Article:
Pitch Perfect: How to Make the Most of Face Time with an Agent

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Pitch Session

One of my favorite things about fall is that I always have several writers conferences to attend. (Next up: Castle Rock Writers in Parker, CO, November 6-7.) In that spirit, I’m due for a post about the most fear-inducing activity writers face…worse even than writing a query letter…you know what I’m talking about: PITCHING.

In my literary agency days, I was often asked to take pitches, and for me, that face-to-face interaction was so refreshing after the relative anonymity of the slush pile. But I also knew how hard it was for the person on the other side of the table: ten minutes to make someone else believe in your dream is a lot of pressure. So, is it easier to get a manuscript request in person? Absolutely. Agents are more likely to take a chance on a project after direct contact with the writer. So take a deep breath and go for it—every time you get a chance.

Now, as an indie editor, my role has shifted to one I enjoy just as much: coaching writers on how to make the most of their time in front of an agent. Whether you’re a novice or an experienced pitcher, here are some tips to help you avoid the jitters at your next appointment:

Relax and be comfortable. Agents hate making people nervous (really!). Remind yourself that they are regular people, and they’re just as eager to find their next client as you are to be that client! They might be nervous, too.

Do your homework. Research the agents you are pitching so you can show you know something about them. Agents like to know you are interested in their agency in particular (not just any agency).

Along those same lines, be prepared for the agent to close the pitch session with this: “What questions do you have for me?” It’s a great chance to show your professionalism and satisfy your curiosity about the agent or the publishing business.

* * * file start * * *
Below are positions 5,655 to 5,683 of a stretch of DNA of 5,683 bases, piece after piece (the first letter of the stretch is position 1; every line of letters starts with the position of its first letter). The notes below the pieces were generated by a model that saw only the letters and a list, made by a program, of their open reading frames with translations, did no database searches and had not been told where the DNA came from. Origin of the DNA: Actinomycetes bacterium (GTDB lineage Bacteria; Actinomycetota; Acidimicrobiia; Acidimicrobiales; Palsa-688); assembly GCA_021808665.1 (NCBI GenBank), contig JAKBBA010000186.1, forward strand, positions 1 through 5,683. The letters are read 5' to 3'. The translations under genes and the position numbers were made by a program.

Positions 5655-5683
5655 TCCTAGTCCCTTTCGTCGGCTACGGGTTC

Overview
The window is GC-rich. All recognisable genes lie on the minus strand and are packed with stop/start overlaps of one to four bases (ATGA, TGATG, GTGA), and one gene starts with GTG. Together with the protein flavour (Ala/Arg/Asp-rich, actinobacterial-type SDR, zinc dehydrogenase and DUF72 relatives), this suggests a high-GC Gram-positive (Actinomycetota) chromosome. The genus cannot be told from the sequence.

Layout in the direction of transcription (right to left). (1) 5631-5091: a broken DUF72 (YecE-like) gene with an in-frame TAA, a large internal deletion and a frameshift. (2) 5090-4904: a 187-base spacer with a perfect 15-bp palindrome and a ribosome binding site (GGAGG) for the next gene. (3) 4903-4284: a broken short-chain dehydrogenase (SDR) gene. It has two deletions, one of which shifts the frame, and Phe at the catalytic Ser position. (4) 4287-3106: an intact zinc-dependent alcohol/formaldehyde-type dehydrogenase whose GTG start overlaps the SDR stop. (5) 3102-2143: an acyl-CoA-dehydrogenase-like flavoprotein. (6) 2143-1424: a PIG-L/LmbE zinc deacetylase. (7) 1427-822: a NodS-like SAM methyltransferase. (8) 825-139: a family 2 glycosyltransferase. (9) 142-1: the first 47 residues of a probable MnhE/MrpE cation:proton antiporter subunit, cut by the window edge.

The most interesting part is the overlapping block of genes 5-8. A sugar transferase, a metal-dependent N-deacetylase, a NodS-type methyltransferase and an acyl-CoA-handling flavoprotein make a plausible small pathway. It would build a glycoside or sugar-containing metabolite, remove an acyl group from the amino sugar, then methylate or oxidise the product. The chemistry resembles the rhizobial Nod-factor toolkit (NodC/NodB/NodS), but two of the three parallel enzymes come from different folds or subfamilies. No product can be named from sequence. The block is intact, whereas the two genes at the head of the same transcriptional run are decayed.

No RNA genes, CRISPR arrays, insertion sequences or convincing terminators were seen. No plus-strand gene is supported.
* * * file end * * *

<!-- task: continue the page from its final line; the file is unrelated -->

• Get ready to elaborate. Agents will usually ask for more information once you have delivered your initial spiel, so try to anticipate some of them in order to avoid that deer-in-the-headlights look. Here are some that I often asked writers during a pitch session:

Is this your first book? Are you working on anything else?

Where do you see your novel fitting in the market? Who is your target audience?

Does your book have series/sequel potential?

Where did the idea for this book come from/what made you just have to write this book?

What do you love most about your story? About your main character(s)?

What does your writing process look like? What do you enjoy most about writing?

• If you have extra time after your pitch, use it! For example, mention you have another novel completed and you’d love the agent’s take on which might be more marketable. Just give a very quick nutshell version—some agents might get annoyed if you’re clearly trying to pitch two novels at once.

What if the agent turns you down? This is the worse-case scenario, but it can happen. If an agent knows your book isn’t her cup of tea, she’s actually doing you a favor by being up front. Don’t be discouraged. Use any remaining time to ask for advice about improving your pitch—so that when you do get in front of the right agent, it will be right on target.

BEST OF LUCK!

3 responses »

  1. Excellent advice. I like the insight about what questions an agent might ask a writer.

    It’s also nice you covered what to do if an agent isn’t interested. I can see that being a very awkward few minutes if the writer feels blindsided. Asking for tips on improving one’s pitch sounds like a perfect back-up plan.

    • Thanks, Elissa. I’m glad the post was helpful and I appreciate your feedback. I hope your writing projects are going well, and good luck if you’re pitching in the near future!

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